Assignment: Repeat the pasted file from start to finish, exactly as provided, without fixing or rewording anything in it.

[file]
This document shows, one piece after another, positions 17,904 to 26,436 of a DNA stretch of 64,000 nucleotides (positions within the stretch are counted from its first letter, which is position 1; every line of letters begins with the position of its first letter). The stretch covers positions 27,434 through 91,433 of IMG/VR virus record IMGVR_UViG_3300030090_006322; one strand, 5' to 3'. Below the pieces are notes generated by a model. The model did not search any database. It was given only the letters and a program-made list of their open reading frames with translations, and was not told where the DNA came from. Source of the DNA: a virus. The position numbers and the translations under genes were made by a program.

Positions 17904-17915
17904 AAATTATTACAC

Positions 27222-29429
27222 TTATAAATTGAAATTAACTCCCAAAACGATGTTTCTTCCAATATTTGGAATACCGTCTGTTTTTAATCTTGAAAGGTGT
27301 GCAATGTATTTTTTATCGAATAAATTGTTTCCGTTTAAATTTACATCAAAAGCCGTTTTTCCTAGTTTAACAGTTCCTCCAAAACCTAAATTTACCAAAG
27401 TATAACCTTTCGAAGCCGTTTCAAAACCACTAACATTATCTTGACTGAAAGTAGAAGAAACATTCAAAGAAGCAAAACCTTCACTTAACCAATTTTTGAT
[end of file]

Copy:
This document shows, one piece after another, positions 17,904 to 26,436 of a DNA stretch of 64,000 nucleotides (positions within the stretch are counted from its first letter, which is position 1; every line of letters begins with the position of its first letter). The stretch covers positions 27,434 through 91,433 of IMG/VR virus record IMGVR_UViG_3300030090_006322; one strand, 5' to 3'. Below the pieces are notes generated by a model. The model did not search any database. It was given only the letters and a program-made list of their open reading frames with translations, and was not told where the DNA came from. Source of the DNA: a virus. The position numbers and the translations under genes were made by a program.

Positions 17904-17915
17904 AAATTATTACAC

Positions 27222-29429
27222 TTATAAATTGAAATTAACTCCCAAAACGATGTTTCTTCCAATATTTGGAATACCGTCTGTTTTTAATCTTGAAAGGTGT
27301 GCAATGTATTTTTTATCGAATAAATTGTTTCCGTTTAAATTTACATCAAAAGCCGTTTTTCCTAGTTTAACAGTTCCTCCAAAACCTAAATTTACCAAAG
27401 TATAACCTTTCGAAGCCGTTTCAAAACCACTAACATTATCTTGACTGAAAGTAGAAGAAACATTCAAAGAAGCAAAACCTTCACTTAACCAATTTTTGAT